Lecture 18

There is an origin of our thinking which transcends the cosmic order. We know by revelation that there is more than the cosmos itself – to know that is not philosophy. We know things doesn’t come from our philosophising. There is a knowledge we have – some people call it intuition.

Herman Dooyeweerd uses the term immanentistic to describe philosophy that the scientific work of philosophy is all there is. All we can philosophise about is creational order – but we do it in the light of revelational given. In the light of that revelation we understand the meaning of cosmic order itself.

Others have to fill in that revelational given, they do it by philosophical effort – it is restricted to the cosmic order. The effort to establish the existence of God, soul, mind or law etc is by philosophical reasoning itself. Philosophical reasoning that uses the data supplied by philosophical order itself.

What is being replaced?

For example, is there a God? Is there a human soul? Is there a cosmos? Do these all constitute one cosmic history? Revelation: God created heaven and earth, God from the beginning has a purpose, to guard and develop the garden, God intends to bring reconciliation. Metaphysics can only answer these by data from the cosmos.

God gives us such answers we can’t get on philosophical reasoning alone.

Substitutes include:

  • Carefully planned state – the state comes to the equivalent to the order of human society (they are not identical the state is more)
  • Glorification of physical strength (Nimrod)
  • Acquisition of fame – to be remembered in subsequent generations
  • Determined pursuit of wealth
  • Cultivation of sexual power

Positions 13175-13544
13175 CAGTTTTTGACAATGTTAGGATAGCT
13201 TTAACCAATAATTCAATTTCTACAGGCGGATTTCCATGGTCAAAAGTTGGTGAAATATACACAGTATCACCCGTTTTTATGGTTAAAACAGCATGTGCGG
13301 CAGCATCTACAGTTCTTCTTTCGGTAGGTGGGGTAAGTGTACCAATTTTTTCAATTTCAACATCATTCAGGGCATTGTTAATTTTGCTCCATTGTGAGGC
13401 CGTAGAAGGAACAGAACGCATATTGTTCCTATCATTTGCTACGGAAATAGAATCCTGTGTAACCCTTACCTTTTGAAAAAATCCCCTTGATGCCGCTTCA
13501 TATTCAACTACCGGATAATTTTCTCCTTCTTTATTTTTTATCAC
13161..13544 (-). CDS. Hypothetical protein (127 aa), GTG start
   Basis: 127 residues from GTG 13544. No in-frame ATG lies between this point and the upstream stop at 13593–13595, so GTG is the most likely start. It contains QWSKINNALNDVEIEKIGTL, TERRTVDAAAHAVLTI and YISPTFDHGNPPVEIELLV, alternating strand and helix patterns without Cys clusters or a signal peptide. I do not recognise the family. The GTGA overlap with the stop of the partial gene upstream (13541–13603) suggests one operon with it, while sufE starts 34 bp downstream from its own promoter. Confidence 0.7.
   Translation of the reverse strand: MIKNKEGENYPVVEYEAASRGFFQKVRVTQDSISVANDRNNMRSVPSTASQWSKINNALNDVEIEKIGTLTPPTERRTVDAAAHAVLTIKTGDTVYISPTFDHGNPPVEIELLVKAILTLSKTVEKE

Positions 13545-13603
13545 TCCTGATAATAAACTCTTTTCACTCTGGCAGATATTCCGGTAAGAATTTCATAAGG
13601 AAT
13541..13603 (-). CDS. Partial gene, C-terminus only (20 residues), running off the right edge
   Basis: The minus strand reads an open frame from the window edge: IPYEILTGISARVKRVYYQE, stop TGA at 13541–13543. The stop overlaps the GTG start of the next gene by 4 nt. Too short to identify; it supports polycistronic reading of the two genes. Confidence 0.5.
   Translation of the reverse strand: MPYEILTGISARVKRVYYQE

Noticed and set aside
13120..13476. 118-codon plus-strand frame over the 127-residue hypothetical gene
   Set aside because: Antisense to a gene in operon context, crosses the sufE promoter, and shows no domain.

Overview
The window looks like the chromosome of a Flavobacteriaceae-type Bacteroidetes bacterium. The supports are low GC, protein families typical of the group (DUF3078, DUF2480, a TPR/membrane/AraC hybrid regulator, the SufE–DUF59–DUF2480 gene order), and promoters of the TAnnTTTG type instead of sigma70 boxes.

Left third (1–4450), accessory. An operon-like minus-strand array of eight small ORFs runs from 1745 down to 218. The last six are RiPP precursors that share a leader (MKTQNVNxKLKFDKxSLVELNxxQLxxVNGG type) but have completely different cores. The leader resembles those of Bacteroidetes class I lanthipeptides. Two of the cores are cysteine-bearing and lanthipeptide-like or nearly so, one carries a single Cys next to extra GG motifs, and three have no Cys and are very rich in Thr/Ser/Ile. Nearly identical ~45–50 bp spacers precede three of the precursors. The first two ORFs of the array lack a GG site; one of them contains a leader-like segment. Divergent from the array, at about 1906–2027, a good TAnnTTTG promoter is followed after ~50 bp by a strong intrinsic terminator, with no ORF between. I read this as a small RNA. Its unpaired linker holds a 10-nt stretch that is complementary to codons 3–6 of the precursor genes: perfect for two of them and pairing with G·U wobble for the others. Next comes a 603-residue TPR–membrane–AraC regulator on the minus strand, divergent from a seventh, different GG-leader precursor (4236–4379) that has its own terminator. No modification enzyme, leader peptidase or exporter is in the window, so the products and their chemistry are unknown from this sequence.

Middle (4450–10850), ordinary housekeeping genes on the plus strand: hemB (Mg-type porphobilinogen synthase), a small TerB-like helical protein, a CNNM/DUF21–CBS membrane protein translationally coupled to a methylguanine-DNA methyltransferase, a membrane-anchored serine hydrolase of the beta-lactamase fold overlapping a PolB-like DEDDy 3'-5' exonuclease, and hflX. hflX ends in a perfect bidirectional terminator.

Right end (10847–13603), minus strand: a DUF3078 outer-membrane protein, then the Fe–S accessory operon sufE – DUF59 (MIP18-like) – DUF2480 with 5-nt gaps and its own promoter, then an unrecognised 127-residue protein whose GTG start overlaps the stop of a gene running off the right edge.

• Pursuit of philosophy – it seems to offer a penetrative means of insight and power of individuals, pleasure of understanding, superior role in arguing.

William James

I the beginning of the century he was connected with Harvard (d. 1910), he bought Freud over to us. The worship of Freud has diminished since the second world war. After the second world war we began to look at other psychological possibilities.

He was born in 1842?, the brother of Henry James, the father of William James a theologian. He had three successive occupations: neurologist, psychologist and philosopher. He was a psychologist at Harvard. He was the second American to give the Gifford Lectures at Scottish Universities: Varieties of Religious Experience (c. 1902). (The first was a close friend of James: Joyce)

The book of the lectures was filled with data about religious experience. He also wrote a 2 volume work Principles of Psychology which is still regarded as very important. It contains an important chapter on streams of consciousness).

As a philosopher he started a new school: Pragmatism comes from a Greek word (what doesn’t!?); pragama – a thing. A philosophy that doesn’t go off on abstractions, but hard solids…

The book is available as a paperback in the meridian series Pragmatism and The Meaning of truth .

[Runner reads a long section from James’s book]

rationalistic systems by which your serious believer in facts is so apt to feel repelledFor a hundred and fifty years past the progress of science has seemed to mean the enlargement of the material universe and the diminution of man’s importance. The result is what one may call the growth of naturalistic or positivistic feeling. Man is no lawgiver to nature, he is an absorber. She it is who stands firm; he it is who must accommodate himself Let him record truth, inhuman tho it be, and submit to it! The romantic spontaneity and courage are gone, the vision is materialistic and depressing. Ideals appear as inert by-products of physiology; what is higher is explained by what is lower and treated forever as a case of I nothing but’- nothing but something else of a quite inferior sort. You get, in short, a materialistic universe, in which only the tough-minded find themselves congenially at home.

If now, on the other hand, you turn to the religious quarter for consolation, and take counsel of the tender-minded philosophies, what do you find?

Religious philosophy in our day and generation is, among us Englishreading people, of two main types. One of these is more radical and aggressive, the other has more the air of fighting a slow retreat. By the more radical wing of religious philosophy I mean the so-called transcendental idealism of the Anglo-Hegelian school, the philosophy of